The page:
David Caute, writing for the 'New Statesman', asks if Czech playwright/president, Vaclav Havel’s artistic vision has survived the compromises of executive power? Below are some excerpts. Read the full article here.
“It seemed out of the question for Václav Havel to become president of Czechoslovakia after 40 years of Communist rule. The long-haired playwright had been just a persistent dissident voice, if one making some of the most eloquent minority demands for civil liberties, notably Charter 77. Everything changed when the new Civic Forum of November 1989 brought crowds to Wenceslas Square unanswerably demanding freedom from a collapsing Soviet empire. In the course of this "Velvet Revolution", the mild-mannered Havel found himself the astonished occupant of Hradcany Castle in Prague, high above the Vltava River. No flash in the pan and no mere figurehead, he liked the job enough to retain it for 13 years. Globally feted, though not always popular at home, he was loaded with do-good prizes and hailed by a joint session of the US Congress.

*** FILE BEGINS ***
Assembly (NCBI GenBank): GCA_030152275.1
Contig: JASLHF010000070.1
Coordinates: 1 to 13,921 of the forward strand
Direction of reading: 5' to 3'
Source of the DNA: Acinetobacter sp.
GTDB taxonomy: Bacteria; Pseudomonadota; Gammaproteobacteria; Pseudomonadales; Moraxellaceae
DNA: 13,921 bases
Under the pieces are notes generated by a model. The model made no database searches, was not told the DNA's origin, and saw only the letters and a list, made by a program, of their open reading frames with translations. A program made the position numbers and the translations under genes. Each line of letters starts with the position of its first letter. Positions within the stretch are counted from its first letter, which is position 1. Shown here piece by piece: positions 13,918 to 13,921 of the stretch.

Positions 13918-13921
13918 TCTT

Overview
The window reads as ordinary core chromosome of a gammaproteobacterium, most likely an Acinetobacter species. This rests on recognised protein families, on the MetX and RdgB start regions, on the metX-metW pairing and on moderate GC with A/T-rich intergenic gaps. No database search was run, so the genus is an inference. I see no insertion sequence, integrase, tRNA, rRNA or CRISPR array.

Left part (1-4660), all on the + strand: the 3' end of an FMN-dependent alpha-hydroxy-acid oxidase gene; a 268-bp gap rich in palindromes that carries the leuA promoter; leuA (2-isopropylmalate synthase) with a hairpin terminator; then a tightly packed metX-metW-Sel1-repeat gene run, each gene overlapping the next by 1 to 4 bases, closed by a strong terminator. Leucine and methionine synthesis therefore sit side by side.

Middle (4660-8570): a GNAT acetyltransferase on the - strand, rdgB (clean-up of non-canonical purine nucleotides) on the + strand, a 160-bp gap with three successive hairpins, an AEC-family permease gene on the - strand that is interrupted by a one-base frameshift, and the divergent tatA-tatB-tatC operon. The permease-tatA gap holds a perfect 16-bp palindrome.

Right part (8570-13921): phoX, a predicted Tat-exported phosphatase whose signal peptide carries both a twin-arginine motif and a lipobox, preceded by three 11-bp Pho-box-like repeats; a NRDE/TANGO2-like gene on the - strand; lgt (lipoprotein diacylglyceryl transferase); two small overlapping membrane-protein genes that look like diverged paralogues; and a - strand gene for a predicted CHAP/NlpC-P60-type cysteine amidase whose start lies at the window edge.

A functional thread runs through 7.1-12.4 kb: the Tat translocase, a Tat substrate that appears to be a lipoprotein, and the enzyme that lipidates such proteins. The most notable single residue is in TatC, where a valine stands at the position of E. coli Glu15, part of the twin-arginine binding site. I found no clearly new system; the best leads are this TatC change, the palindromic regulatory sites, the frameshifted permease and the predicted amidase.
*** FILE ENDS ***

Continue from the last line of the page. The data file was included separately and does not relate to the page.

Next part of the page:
Now Havel is back as a playwright. Can the artist survive the blatant compromises of executive power? The focal character of his new play, 'Leaving', is a deposed leader coming to terms with a melancholic void after losing the status inseparable from his sense of himself...In the new play, there are no Vaneks. Power and wealth have taken their toll. All the main characters are loquacious, burdened by swollen egos, by pride, by vanity. But Havel makes light of it - this is a comedy leaning towards tragedy via farce. Take, for instance, the torrent of deliberate anachronisms. The script offers no time setting but we may assume that the pivotal figure, Vilém Rieger, has only recently stepped down as 'chancellor'. This is reinforced by his recall of something Tony Blair said to him, and President Havel himself once told him that 'popularity isn't everything' - yet Rieger pitches into wild anachronism when recalling how Chiang Kai-shek was impressed by his policy speeches and how Mao Zedong admired Rieger's bust of Gandhi 'when he came to visit'. Amusing enough if you know your dates, but isn't the teasing Havel waiting to see if we do? The teasing also extends to frequent voice-over authorial interventions (recorded recently by Havel in Prague), during which the actors are required to freeze. At one juncture, the Voice mentions 'my somewhat self-centred delight in being able to come up with any hare-brained idea at all, which the actors have to play with a straight face'.”